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  • Double Lumen Balloon for Improved Onyx Embolization of Hypervascular Lesions

    Final Number:

    Robert Asa Scranton BBA, MD; Gavin W. Britz MD; Yi Jonathan Zhang MD; Richard Klucznik MD; Orlando Diaz MD

    Study Design:

    Subject Category:

    Meeting: Congress of Neurological Surgeons 2016 Annual Meeting

    Introduction: Embolization of hypervascular lesions requires making a “proximal plug” to allow forward penetration of the embolic material while preventing reflux into areas to be preserved. This can be difficult and can increase procedure time and result in extensive fluoroscopy use and radiation exposure to the patient and operator. Common techniques require adjuncts such as coils, the use of catheters with breakable tips, varying liquid embolic formulation for longer or shorter working times, and abrupt catheter withdrawal. We reviewed our experience with balloon-augmented Onyx embolization of hypervascular cranial, neck and spinal lesions using a double lumen balloon microcatheter technique to minimize these challenges.

    Methods: We performed a consecutive case series retrospective evaluation of all procedures utilizing a dual lumen balloon to assist with Onyx embolization. Cases were performed by a group of two Neurointerventional Radiologists or two Neurosurgeons at a single institution between April 2012 and December 2015. For each procedure, at least one double lumen balloon catheter was advanced to a main feeder and Onyx embolization was performed through the inner lumen while the balloon was kept inflated.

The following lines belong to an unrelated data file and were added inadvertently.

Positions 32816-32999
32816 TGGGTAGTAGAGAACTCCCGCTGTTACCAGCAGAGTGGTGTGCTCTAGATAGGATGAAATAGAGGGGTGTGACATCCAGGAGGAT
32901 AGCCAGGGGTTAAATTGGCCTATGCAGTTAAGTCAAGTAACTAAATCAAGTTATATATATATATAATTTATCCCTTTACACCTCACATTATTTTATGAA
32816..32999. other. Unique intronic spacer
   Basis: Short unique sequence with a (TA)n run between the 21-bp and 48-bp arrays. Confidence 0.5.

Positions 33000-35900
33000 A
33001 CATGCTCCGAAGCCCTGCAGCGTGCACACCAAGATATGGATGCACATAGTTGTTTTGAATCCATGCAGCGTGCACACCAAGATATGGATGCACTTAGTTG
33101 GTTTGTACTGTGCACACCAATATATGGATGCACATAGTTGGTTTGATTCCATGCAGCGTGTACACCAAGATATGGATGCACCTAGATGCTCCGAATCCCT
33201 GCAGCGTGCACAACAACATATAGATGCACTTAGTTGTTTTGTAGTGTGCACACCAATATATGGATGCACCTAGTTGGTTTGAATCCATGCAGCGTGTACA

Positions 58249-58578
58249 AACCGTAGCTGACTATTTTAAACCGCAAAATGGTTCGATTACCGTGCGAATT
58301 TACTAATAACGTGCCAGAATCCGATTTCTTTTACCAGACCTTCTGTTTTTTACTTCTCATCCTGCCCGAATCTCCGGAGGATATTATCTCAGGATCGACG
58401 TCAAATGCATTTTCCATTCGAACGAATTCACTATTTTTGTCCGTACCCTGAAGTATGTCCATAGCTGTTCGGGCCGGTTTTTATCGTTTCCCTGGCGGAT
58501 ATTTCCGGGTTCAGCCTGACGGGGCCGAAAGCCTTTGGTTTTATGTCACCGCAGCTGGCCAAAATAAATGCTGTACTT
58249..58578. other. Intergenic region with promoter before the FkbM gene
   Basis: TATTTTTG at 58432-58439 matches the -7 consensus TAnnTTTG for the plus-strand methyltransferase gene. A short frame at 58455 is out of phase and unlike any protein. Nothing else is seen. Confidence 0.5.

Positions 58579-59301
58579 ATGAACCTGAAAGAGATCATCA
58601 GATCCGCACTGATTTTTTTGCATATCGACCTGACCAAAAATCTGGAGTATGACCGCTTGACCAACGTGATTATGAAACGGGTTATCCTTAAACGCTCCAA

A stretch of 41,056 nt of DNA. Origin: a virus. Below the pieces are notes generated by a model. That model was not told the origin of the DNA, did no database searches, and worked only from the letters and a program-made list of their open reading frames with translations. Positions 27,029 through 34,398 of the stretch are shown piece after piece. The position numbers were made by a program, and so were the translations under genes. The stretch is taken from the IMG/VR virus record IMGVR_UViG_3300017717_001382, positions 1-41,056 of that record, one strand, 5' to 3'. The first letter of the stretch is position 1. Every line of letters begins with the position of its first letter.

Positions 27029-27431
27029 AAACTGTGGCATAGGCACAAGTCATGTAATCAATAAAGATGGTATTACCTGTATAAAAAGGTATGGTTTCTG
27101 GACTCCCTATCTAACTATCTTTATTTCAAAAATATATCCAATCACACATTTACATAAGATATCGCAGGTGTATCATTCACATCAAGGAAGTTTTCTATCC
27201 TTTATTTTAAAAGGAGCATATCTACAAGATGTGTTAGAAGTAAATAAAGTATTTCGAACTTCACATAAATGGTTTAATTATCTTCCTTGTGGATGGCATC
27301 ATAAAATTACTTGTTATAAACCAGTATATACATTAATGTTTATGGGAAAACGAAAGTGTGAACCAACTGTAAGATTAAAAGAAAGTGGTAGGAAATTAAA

Results: 103 patients met inclusion criteria using 152 balloons, and 454 preparations of Onyx. There were 47 tumors, 34 dural arteriovenous fistulas, 19 arteriovenous malformations, 2 aneurysmal bone cysts, and one case of epistaxis treated. There were no cases with vessel injuries, unwanted embolization/ reflux, retained microcatheters or balloon ruptures. There were no procedural complications in our series.

    Conclusions: Embolization of brain AVMs with Onxy has a procedural complication rate between 4%-9% in the literature. Series most often report reflux of embolic material or hemorrhage after microcatheter entrapment by the embolic material as leading Intraprocedural complications. Our experience indicates that the use of dual lumen balloon microcatheters to inject Onyx is safe and facilitates the penetration for embolization of hypervascular lesions (Figure 1).

    Patient Care: This project describes a double-lumen balloon technique employed at our facility for embolization of neurovascular tumors, fistulas, and malformations. This procedure can be associated with significant morbidity. Others may also employ this technique but it is important to constantly re-evaluate or experiences and methods collectively and as individuals to seek improvement. This is especially important in endovascular where equipment is constantly evolving which may make older studies obsolete.

    Learning Objectives: By the conclusion of this session participants should be able to: 1. Describe common causes of procedural morbidity from Onyx embolization of hypervascular head, neck and spinal abnormalities. 2. Identify embolization strategies that can be employed to decrease the risk of embolic material migration, parent vessel damage and hemorrhage.

    References: 1. Abu-Ghanem S, Yehuda M, Carmel NN, Abergel A, Fliss DM. Impact of preoperative embolization on the outcomes of carotid body tumor surgery: A meta-analysis and review of the literature. Head Neck. 2016:n/a. doi:10.1002/hed.24381. 2. Raper DMS, Starke RM, Henderson F, et al. Preoperative embolization of intracranial meningiomas: efficacy, technical considerations, and complications. AJNR Am J Neuroradiol. 2014;35(9):1798–1804. doi:10.3174/ajnr.A3919. 3. Singla A, Deshaies EM, Melnyk V, et al. Controversies in the role of preoperative embolization in meningioma management. Neurosurg Focus. 2013;35(6):E17. doi:10.3171/2013.9.FOCUS13351.

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